October 28, 2015

Continuing Education Units


Integrative Anatomy

Approved for 4 NCBTMB CEs for Massage Therapists.
The class is also open and applicable to any other integrative therapists, PTs, yoga teachers/practitioners, etc. Anyone who is interested in understanding how the body works as well as learning a tool to help balance and improve the body functionally, structurally, and energetically.

Instructor: Lynn Teachworth – Trunamics Co-Founder

Date: June 23rd, 2018 from 1:00pm-5:00pm
Cost: 125.00


Course Description: Integrative Anatomy features specific reciprocal areas of the body that integrate and impact the physical, functional, and energetic/emotional levels of our bodies. These reciprocals are an incredibly simple yet effective tool that can balance structure, posture, function, emotions, meridians, central nervous system and proprioceptive nervous system.
Our body is designed with 32 reciprocal pairs that support balance, harmony, and peak physical performance when they are optimized and balanced. These pairs also provide a lens through which we can understand how the proprioceptive nervous system works to guide the function (and structure) of the body.
Through Integrative Anatomy, you will develop a more integrative lens through which to assess and address your clients that incorporates functional, structural, and energetic/informational perspectives of the body. You will then learn what the reciprocal points are and how to utilize them, giving you a new way to prepare your clients for body work, enhance your work on specific structural and functional issues, as well as integrate your sessions after you are finished.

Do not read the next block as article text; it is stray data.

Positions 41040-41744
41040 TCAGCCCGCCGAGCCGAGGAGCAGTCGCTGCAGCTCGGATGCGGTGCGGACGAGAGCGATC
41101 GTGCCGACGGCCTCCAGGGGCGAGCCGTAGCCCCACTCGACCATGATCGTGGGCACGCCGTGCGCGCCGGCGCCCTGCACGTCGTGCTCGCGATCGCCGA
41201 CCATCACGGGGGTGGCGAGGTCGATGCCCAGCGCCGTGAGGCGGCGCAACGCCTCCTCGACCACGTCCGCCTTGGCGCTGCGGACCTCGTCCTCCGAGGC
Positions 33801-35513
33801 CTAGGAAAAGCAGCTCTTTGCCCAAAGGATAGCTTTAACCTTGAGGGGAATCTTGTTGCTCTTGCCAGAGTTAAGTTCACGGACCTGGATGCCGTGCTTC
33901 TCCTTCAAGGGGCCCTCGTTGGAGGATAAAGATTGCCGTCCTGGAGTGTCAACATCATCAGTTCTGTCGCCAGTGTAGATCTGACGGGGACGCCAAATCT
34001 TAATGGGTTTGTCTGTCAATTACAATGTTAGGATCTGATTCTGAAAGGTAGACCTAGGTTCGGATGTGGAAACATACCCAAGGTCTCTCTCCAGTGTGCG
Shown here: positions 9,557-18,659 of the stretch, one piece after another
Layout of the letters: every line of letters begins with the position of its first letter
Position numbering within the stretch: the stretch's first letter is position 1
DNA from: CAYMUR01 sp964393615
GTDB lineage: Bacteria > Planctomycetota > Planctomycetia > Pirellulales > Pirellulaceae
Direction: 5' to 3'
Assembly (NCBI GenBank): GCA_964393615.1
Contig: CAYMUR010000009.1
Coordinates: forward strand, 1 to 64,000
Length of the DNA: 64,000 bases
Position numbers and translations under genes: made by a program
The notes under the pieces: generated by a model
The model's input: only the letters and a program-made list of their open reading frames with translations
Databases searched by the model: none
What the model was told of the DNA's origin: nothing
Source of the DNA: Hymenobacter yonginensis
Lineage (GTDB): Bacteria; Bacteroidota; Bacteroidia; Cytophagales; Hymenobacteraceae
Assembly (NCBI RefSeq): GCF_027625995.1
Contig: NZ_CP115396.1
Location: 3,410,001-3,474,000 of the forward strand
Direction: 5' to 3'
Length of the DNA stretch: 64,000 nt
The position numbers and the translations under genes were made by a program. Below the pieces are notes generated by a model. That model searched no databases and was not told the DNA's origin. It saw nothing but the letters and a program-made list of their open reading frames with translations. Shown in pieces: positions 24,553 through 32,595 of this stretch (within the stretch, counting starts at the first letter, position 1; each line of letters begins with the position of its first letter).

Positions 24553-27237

Course Topics:

1. Explore how the three levels of the body – structural, functional, and informational – can be balanced and impacted to improve your therapeutic practice.
2. Learn 32 reciprocal pairs that help restore balance and function in the body on all three levels.
3. Learn to integrate the technique and approach into your practice to enhance the efficiency and efficacy of your sessions.
4. Provide your clients with an effective self-care tool for overall body balance and function.
5. Understand the fascial network of the body as a means of communication as well as function, support, and emotional expression.
6. See how the fascial anatomy works through the three planes of motion.
7. Learn to work with fascia from a functional perspective rather than primarily structural. The fascial anatomy does not change but the way you assess where you should work will be more accurate and specific.
8. Learn not just another technique to do but how to actually think about your clients’ acute or chronic/persistent issues through an integrative lens that considers how the structure, function, and energetic levels work together.
9. Gain confidence in integrating multiple modalities in your session.